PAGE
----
*Nineteen different animals, placed in five animal categories, are represented first by artwork and poetry and finally by brief paragraphs and references for further reading.
The poems are graceful and often humorous, giving good introductions to the reasons behind each animal’s protective coloration. The illustrations, which involve “drawing, cutting, painting, and gluing,” likewise effectively convey how camouflage works, without pretense of photorealism. The categories—sea life, reptiles and amphibians, mammals, insects and spiders, and birds—reveal a wide variety of animals, from ghost crab to Bengal tiger, walking stick to hawk. An especially funny but accurate poem is the double-page spread about the copperhead, whose letter to “Mr. Vole” is full of sibilance, reinforced in a literal sense: “Find me / if you can, / my sssskin / deceivessss, / helpssss me / dissssappear.” The accompanying art shows the mottled, coppery serpent under a scattering of autumn leaves. In contrast, a fawn hides, scentless, “saved by fawny / polka dots / that blend with / gentle sunny spots.” The text educates young readers about useful camouflage for predators and for prey, without resorting to anything truly disturbing. Other than a “buzzy fly” becoming “fast food” for a spider and some tiny fish disappearing, predators are shown as merely threatening, and prey are shown as successfully hiding. Endnotes, cover, and layout all add to a thoughtful, well-executed book.
An attractive, informative blend of science and the arts.
–Kirkus Reviews, *starred review
In this attractive collection of poetry about camouflage in nature, 19 entries are grouped into five sections: “Sea Life,” “Reptiles & Amphibians,” “Mammals,” “Insects & Spiders,” and “Birds.” Each selection focuses on one creature, highlighting its use of camouflage in the wild. The verse is brief but catchy, and Harrison’s sound use of rhythm and rhyme results in offerings that are pleasant to read aloud. Each poem is accompnaied by an illustration done in cut-paper relief on hand-painted papers. Reminiscent of Steve Jenkins’s collages, they are lively and engaging. Back matter contains additional information about each creature, including its scientific name and a few suggestions for further reading. VERDICT An altogether appealing volume for young poetry aficionados and animal lovers alike.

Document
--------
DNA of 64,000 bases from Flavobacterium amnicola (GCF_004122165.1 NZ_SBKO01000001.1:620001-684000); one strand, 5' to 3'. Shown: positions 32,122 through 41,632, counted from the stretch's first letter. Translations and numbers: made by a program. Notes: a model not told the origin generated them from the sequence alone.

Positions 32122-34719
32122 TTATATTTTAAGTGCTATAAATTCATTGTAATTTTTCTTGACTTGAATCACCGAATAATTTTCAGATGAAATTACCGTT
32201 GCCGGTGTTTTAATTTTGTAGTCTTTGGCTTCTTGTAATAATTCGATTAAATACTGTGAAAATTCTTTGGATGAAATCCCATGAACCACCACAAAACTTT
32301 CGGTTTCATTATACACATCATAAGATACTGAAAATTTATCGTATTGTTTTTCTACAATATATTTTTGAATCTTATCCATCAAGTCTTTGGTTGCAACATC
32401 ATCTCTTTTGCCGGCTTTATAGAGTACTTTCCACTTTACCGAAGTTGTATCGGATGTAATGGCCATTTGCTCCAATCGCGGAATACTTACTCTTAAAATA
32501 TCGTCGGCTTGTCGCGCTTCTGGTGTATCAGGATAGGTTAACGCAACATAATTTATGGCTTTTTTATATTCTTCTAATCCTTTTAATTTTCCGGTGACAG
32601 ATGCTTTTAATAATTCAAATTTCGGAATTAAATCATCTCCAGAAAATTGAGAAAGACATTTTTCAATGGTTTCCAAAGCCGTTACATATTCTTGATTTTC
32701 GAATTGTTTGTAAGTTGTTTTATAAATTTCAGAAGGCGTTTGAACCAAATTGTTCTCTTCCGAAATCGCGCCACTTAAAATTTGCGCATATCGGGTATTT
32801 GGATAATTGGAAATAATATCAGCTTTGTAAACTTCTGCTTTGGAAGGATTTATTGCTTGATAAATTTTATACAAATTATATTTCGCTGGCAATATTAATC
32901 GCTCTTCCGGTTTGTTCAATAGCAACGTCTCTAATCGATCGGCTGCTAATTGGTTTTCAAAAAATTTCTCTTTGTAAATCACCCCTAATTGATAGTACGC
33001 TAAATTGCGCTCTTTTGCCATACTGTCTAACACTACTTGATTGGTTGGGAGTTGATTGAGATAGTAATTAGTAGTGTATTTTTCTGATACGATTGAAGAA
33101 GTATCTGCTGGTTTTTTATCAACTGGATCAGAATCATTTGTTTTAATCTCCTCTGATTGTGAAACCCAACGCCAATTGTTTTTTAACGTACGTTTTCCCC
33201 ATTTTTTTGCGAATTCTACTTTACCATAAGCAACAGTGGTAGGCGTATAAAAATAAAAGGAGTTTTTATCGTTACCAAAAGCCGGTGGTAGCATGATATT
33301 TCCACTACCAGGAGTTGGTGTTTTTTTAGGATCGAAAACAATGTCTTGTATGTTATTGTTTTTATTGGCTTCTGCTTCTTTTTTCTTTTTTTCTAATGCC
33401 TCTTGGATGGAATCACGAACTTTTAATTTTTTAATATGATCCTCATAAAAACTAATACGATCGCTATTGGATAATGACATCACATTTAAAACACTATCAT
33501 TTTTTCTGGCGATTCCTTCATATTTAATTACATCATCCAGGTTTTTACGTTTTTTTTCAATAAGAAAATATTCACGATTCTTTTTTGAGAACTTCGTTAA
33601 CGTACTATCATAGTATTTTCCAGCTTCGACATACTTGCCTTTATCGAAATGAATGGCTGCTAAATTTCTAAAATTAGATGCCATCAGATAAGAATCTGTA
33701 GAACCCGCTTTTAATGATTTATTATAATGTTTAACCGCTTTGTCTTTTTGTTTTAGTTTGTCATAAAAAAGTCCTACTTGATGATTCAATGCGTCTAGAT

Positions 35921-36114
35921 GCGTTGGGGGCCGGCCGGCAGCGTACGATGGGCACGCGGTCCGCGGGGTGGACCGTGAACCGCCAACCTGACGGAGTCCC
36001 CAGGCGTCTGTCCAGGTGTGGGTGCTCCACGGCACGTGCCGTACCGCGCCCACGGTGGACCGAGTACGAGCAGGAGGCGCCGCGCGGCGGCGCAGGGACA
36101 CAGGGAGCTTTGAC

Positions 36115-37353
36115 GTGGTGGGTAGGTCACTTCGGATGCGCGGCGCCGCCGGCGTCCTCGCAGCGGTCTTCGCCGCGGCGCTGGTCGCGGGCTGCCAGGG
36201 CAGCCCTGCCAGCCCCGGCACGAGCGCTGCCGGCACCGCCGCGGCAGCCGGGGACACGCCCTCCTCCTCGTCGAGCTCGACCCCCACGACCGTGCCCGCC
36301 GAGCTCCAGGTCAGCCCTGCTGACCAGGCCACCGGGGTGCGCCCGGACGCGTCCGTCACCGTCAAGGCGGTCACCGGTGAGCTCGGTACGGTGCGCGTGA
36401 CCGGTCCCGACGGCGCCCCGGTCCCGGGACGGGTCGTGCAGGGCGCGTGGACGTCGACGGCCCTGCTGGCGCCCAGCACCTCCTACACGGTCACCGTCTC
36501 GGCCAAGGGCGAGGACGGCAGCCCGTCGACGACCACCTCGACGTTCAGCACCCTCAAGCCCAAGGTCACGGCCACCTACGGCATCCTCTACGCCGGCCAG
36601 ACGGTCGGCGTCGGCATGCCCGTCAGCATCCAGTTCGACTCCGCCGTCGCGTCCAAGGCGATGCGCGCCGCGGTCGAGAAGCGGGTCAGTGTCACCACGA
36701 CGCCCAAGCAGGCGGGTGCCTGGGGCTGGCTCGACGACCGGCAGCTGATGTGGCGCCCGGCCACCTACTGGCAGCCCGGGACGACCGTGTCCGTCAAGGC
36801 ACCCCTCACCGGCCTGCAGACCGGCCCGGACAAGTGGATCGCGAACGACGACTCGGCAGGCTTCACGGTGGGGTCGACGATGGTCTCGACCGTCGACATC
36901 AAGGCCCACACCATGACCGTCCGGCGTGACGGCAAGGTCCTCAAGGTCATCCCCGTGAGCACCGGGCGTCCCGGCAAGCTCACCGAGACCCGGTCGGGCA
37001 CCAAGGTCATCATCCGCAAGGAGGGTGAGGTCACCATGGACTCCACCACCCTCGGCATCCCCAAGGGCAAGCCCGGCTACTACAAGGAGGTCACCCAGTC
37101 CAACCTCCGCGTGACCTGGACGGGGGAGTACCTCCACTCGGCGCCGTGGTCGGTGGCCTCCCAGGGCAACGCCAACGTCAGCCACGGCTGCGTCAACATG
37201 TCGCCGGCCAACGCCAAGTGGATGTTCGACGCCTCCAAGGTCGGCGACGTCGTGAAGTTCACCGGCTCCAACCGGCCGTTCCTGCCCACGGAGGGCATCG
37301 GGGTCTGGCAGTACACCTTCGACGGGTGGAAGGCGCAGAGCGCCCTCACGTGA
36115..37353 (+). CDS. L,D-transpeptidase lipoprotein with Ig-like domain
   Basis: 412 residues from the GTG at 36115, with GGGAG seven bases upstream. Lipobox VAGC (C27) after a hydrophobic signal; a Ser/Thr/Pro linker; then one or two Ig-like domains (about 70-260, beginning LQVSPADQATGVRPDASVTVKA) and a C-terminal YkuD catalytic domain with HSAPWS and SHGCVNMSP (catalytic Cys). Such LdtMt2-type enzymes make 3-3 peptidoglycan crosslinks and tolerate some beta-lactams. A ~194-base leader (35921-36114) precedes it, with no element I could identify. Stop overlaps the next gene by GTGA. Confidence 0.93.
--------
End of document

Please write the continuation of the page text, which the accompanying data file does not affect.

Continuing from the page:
–School Library Journal
Nineteen varied poems, illustrated in cut-paper relief, describe examples of animal camouflage to young readers. Using instances from sea life, reptiles and amphibians, mammals, insects and spiders, and birds, Harrison’s succinct poems detail the techniques used by these creatures to avoid detection. In “Bumblebee Moth,” for example, “A moth that looks / like a bumblebee / is nature’s gimmick / to scare away / its enemies / and save the mimic.” Laroche’s colorful artwork is appealing both in its attractive design and scientific detail. His spreads clarify and sometimes extend the text, as in “Crab Spider,” about an arachnid, depicted on two differently-hued flowers, which changes colors to blend with its surroundings. Extensive back matter provides additional information about each species and offers suggestions for further reading. Helping to bridge the gap between science and literature, this joins the growing number of excellent nature poetry titles, such as Joyce Sidman’s Winter Bees and other Poems of the Cold (2014) and Irene Latham’s When the Sun Shines on Antarctica and Other Poems about the Frozen Continent (2016).